A quote for my sister...
"I am grieved for your clerk. But it is all in the day's work. It's part of the battle of life."
"A man who had money," she repeated, "has less, owing to us. Under these circumstances I do not consider 'the battle of life' a happy expression."
"Oh, come, come!" he protested pleasantly. "You're not to blame. No one's to blame."
"Is no one to blame for anything?"
"I wouldn't say that, but you're taking it far too seriously. Who is this fellow?"
"We have told you about the fellow twice already," said Helen. "You have even met the fellow. He is very poor and his wife is an extravagant imbecile. He is capable of better things. We - we, the upper classes - thought we would help him from the height of our superior knowledge - and here's the result!"
He raised his finger. "Now, a word of advice."
"I require no more advice."
"A word of advice. Don't take up that sentimental attitude over the poor. See that she doesn't, Margaret. The poor are poor, and one's sorry for them, but there it is. As civilization moves forward, the shoe is bound to pinch in places, and it's absurd to pretend that anyone is responsible personally. Neither you, nor I, nor my informant, nor the man who informed him, nor the directors of the Porphyrion, are to blame for this clerk's loss of salary. It's just the shoe pinching - no one can help it; and it might easily have been worse."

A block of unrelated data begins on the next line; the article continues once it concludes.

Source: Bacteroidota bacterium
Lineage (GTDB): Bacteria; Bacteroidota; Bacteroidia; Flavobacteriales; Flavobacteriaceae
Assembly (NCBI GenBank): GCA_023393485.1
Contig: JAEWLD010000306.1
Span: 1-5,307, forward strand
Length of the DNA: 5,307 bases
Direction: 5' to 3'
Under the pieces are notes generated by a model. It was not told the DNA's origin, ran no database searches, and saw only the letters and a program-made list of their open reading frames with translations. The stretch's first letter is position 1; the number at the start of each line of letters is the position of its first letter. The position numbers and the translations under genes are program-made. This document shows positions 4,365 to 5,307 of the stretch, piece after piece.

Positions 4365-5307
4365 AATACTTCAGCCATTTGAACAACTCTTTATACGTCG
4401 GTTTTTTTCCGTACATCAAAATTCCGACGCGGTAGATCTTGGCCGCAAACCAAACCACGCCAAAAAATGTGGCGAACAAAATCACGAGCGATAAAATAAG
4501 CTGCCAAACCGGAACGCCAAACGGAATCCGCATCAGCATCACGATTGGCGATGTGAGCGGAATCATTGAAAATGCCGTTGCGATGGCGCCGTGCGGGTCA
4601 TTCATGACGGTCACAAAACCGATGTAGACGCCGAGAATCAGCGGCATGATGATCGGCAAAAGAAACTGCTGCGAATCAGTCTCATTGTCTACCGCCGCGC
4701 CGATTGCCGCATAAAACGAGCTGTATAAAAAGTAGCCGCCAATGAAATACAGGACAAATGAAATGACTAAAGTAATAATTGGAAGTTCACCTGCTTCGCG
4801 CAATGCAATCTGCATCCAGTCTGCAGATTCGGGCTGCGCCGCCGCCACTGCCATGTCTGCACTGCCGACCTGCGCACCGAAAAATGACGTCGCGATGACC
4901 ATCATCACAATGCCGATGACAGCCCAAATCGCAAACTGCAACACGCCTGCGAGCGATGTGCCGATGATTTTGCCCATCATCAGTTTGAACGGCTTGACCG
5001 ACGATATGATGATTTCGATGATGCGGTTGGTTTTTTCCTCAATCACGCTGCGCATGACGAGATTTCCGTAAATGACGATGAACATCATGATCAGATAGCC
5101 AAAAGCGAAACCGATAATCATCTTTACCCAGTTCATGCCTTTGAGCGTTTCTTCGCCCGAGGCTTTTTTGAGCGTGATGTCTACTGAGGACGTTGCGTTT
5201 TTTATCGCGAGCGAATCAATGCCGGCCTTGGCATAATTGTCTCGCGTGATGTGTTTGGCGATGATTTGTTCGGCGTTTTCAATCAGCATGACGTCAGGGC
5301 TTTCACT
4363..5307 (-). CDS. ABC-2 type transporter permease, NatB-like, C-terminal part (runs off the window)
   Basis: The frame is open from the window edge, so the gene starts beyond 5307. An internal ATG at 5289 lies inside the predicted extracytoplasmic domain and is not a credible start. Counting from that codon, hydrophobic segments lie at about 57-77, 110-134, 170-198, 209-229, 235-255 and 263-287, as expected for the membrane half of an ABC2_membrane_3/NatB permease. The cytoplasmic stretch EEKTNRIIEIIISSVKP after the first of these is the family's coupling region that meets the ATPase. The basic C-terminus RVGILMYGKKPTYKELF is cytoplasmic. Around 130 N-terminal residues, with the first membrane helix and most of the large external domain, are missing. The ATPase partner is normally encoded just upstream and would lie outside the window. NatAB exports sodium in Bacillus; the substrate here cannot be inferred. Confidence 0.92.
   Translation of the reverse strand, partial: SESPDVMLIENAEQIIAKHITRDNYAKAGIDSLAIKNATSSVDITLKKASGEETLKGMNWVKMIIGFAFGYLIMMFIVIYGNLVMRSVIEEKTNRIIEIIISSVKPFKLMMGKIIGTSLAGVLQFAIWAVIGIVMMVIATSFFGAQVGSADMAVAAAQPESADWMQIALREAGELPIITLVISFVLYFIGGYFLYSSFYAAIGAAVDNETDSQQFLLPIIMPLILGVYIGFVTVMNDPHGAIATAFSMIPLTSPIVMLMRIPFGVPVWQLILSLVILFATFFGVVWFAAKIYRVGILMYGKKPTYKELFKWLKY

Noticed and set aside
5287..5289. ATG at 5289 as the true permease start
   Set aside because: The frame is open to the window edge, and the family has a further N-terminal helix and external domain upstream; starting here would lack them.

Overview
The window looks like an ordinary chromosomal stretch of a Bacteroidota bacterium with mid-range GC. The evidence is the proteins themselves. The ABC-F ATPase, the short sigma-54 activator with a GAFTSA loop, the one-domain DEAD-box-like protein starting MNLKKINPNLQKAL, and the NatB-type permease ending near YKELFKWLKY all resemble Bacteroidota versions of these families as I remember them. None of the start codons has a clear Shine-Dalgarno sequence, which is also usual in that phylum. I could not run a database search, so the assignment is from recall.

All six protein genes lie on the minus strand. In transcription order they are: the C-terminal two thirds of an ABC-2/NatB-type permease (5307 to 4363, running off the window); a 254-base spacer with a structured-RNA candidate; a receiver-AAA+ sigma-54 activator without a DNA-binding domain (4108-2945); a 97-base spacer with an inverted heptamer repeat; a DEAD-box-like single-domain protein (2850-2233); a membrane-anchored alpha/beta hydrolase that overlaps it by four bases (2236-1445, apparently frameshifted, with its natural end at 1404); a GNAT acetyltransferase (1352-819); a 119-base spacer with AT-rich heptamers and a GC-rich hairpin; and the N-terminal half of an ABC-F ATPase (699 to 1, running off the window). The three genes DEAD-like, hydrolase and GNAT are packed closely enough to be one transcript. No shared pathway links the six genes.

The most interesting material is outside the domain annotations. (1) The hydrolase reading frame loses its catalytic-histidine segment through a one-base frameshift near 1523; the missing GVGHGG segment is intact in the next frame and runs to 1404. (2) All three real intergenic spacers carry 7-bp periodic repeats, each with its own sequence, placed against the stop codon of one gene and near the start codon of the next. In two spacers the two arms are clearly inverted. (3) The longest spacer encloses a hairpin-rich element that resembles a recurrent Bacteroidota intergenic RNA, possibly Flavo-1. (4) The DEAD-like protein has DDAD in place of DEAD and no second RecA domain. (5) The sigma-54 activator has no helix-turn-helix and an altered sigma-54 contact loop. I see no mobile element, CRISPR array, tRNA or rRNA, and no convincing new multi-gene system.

Helen quivered with indignation.
"By all means subscribe to charities - subscribe to them largely - but don't get carried away by absurd schemes of Social Reform. I see a good deal behind the scenes, and you can take it from me that there is no Social Question - except for a few journalists who try to get a living out of the phrase. There are just rich and poor, as there always have been and always will be. Point me out a time when men have been equal - "
"I didn't say - "
"Point me out a time when desire for equality has made them happier. No, no. You can't. There have always been rich and poor. I'm not fatalist. Heaven forbid! But our civilization is molded by great impersonal forces" (his voice grew complacent, it always did when he eliminated the personal) "and there always will be rich and poor. You can't deny it" (and now it was a respectful voice) "and you can't deny that, in spite of all, the tendency of civilization has on the whole been upward."
"Owing to God, I suppose," flashed Helen.
HOWARD'S END by E.M. FORSTER (pg. 151, 152)